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Harvard Commentaries
Harvard Commentaries
Reviewed by the Faculty of Harvard Medical School

Medical Myths Medical Myths

Busting Myths About Your Stomach

December 12, 2013

By Robert H. Shmerling M.D.

Beth Israel Deaconess Medical Center

The stomach is a source of many myths. I've written about the supposed connection between personality type and ulcers (there is actually none). And about how crunches will make your stomach smaller or help you lose your pot belly (neither is true).

But how about these?

  • Thin people get full sooner because their stomachs are smaller.
  • Eating less will shrink your stomach.
  • Heartburn commonly leads to ulcers.
  • If a person with heartburn doesn't take something for it, they'll digest their own stomach.

As with most myths, there are elements of truth to these. For example, the most commonly prescribed and effective medications for heartburn also treat ulcers. So, it's possible that a person who stops taking a heartburn medicine will develop ulcers. But even then, heartburn is not the cause. 

Even so, each of these statements is false. Stomach size does not vary by weight and eating less won't shrink your stomach. Heartburn (a symptom of gastroesophageal reflux disease or GERD) and ulcer disease are separate conditions. And one does not commonly lead to the other.

Even the location of the stomach is a bit of a myth: It's not located just above the navel as many believe. The bulk of your stomach is actually tucked up under the left lower ribs and breastbone (which serve to protect it).

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Churn, Baby, Churn

The stomach is more than just a receptacle for food you've chewed and swallowed. The stomach takes in the food, mixes and churns it, breaking it into tiny particles within a gel-like lump called "chyme." The chyme is then released gradually into the small intestine. It's there that most digestion occurs.

How Not To Digest Yourself

If you're a stomach, you're bathing in acid. That could be a problem unless you have a way to neutralize the acid with food, and turn off acid production when the stomach is empty.

In fact, the stomach has several systems in place to avoid acid-related trouble. For example:

  • The arrival of food in the stomach stretches it a bit. This stimulates acid production.
  • Between meals food passes out of the stomach and arrives in the small intestine. This triggers the stomach cells to reduce acid production.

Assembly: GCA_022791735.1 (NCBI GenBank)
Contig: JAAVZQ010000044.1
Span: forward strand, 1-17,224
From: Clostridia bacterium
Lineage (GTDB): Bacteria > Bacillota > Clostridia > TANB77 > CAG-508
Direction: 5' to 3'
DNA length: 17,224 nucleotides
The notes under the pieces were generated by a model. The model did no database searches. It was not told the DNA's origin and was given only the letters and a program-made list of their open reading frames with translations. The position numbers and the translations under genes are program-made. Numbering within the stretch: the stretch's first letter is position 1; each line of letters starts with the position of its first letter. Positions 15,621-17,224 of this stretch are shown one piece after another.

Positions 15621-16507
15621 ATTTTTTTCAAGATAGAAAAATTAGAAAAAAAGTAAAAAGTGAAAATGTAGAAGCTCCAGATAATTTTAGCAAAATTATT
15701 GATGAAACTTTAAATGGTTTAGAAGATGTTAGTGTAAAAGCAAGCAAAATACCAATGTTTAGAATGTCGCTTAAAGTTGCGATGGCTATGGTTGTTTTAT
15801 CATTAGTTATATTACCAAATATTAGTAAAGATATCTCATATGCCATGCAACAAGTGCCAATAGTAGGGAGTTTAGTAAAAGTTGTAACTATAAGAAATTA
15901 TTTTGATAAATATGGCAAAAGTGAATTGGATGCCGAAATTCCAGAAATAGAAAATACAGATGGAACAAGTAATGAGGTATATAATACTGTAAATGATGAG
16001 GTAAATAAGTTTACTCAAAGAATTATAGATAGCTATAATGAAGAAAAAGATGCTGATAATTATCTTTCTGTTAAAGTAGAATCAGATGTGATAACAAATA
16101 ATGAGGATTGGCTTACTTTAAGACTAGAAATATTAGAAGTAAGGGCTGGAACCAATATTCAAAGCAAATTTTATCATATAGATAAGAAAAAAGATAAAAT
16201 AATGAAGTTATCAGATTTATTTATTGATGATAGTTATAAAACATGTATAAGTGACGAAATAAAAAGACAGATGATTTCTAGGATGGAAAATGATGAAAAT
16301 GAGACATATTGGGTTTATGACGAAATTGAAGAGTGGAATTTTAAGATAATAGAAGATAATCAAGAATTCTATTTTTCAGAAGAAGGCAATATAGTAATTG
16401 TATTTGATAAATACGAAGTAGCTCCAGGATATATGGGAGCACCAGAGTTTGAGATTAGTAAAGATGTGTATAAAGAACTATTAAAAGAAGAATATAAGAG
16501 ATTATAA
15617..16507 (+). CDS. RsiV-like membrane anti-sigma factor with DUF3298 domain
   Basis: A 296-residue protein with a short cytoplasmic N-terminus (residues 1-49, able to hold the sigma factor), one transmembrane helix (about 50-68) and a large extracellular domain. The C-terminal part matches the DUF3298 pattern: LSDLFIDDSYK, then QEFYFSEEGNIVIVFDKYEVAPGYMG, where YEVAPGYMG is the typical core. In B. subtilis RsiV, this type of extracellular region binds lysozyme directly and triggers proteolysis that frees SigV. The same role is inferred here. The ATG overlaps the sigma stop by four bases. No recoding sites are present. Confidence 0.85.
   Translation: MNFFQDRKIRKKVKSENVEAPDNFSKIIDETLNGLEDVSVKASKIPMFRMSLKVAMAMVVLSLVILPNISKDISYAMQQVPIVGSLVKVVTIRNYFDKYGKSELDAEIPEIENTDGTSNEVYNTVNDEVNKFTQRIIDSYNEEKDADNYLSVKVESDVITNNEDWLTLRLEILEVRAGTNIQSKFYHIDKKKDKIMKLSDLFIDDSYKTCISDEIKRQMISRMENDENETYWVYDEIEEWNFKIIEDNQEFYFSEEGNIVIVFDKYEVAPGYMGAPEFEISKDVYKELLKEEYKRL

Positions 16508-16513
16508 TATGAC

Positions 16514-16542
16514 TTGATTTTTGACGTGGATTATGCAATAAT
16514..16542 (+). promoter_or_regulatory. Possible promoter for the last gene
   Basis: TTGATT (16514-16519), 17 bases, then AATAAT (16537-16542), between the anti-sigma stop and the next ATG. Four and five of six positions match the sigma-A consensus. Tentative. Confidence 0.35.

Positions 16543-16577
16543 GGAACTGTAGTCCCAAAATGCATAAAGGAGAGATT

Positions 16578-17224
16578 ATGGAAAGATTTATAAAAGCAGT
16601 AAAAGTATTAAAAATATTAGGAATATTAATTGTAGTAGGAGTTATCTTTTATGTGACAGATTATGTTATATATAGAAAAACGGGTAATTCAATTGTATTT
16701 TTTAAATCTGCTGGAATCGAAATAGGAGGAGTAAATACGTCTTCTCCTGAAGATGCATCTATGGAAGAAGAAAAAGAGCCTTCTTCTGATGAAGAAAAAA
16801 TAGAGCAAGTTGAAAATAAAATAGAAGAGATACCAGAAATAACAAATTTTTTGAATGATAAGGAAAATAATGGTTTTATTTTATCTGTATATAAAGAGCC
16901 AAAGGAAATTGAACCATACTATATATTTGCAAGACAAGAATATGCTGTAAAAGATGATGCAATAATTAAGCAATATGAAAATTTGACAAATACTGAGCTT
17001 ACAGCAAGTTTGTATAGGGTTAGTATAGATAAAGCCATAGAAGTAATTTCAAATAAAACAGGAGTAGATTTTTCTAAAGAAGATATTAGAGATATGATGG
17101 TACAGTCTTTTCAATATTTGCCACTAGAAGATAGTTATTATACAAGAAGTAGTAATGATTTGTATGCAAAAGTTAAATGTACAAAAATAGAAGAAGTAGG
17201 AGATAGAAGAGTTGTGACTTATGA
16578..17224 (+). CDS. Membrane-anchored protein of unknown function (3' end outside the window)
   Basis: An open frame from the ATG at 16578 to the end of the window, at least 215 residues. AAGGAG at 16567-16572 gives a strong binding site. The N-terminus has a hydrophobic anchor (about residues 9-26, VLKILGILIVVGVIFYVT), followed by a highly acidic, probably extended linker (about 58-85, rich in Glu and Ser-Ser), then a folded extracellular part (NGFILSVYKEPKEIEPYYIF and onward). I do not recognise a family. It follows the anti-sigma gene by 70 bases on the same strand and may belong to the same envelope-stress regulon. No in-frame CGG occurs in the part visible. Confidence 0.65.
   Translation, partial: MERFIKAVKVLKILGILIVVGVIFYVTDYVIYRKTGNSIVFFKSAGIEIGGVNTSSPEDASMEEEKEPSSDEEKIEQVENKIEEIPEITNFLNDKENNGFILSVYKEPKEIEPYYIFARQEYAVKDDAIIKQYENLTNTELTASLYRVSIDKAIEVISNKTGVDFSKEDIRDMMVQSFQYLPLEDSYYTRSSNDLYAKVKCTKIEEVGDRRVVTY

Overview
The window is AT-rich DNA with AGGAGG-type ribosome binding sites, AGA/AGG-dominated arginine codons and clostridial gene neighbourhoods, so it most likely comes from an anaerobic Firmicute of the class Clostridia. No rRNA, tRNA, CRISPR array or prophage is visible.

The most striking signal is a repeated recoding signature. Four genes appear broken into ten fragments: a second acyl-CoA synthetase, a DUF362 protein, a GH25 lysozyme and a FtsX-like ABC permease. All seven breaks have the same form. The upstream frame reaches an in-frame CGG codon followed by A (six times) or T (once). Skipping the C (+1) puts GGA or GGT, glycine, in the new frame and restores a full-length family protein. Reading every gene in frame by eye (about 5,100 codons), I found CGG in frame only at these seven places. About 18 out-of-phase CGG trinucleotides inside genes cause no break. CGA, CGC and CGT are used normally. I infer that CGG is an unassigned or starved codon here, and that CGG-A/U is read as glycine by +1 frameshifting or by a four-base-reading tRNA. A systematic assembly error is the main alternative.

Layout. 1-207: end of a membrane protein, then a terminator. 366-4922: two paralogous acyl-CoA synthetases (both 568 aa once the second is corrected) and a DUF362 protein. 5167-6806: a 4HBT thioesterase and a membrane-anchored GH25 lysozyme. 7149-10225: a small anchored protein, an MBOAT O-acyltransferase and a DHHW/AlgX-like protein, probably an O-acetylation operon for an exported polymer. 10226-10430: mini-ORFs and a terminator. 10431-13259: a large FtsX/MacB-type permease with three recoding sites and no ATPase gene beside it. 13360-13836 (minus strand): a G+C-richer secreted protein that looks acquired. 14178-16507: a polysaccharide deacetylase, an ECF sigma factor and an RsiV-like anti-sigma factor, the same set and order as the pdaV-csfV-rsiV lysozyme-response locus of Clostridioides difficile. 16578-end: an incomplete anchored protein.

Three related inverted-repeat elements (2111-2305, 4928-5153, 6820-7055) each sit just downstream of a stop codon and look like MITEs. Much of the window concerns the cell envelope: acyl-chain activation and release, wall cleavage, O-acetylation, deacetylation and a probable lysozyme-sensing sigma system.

• Cells lining the stomach produce fluid containing bicarbonate (similar to baking soda) that neutralizes acid.
  • The lining of your stomach is replaced every few days.

Years ago we thought that stomach ulcers resulted from excessive acid production caused by stress or having a "Type A personality." We now know that relatively few ulcers are due to excess acid. Most are due to an infection with bacteria (Helicobacter pylori) or because anti-inflammatory medicines (such as ibuprofen) are interfering with the stomach's defense systems. And heartburn is due to acid backing up into the lower esophagus. People can have heartburn and ulcers but, again, one doesn't necessarily lead to the other.

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Don't Try This at Home

All this talk about stomachs naturally brings up the subject of competitive eating.  The key to eating 46 ears of corn in 12 minutes or 59 hot dogs (with buns!) in 10 minutes is suppressing the gag reflex and the stomach's reflex to regurgitate (vomit) when it is overfilled. This can be learned over time. Competitors also train in techniques such as dunking foods in water or breaking food into pieces before putting it in the mouth. These strategies allow for faster chewing and swallowing.

Some competitive eaters train by stretching out their stomachs. For example, they drink large quantities of water in a short period of time. But this can be risky.  "Water intoxication" can develop, in which the electrolytes in the body are diluted to dangerously low levels.

No one would suggest that competitive eating is a healthy way to get the nutrition you need. But it does point out the remarkable adaptability and capacity of the human stomach.

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The Bottom Line

If you think about what you put your stomach through over a lifetime, it's amazing how well it does its job. It's central to our digestive tracts. And that makes it prone to misunderstanding. 

Don't fall for medical myths about your stomach. For most of us, our stomach size doesn't change over time, ulcers aren't due to stress and heartburn, and, fortunately, most of us don't digest our own stomachs. Treat your stomach well.  Your reward may last a lifetime.

Robert H. Shmerling, M.D. is associate physician at Beth Israel Deaconess Medical Center and associate professor at Harvard Medical School. He has been a practicing rheumatologist for over 20 years at Beth Israel Deaconess Medical Center. He is an active teacher in the Internal Medicine Residency Program, serving as the Robinson Firm Chief. He is also a teacher in the Rheumatology Fellowship Program.

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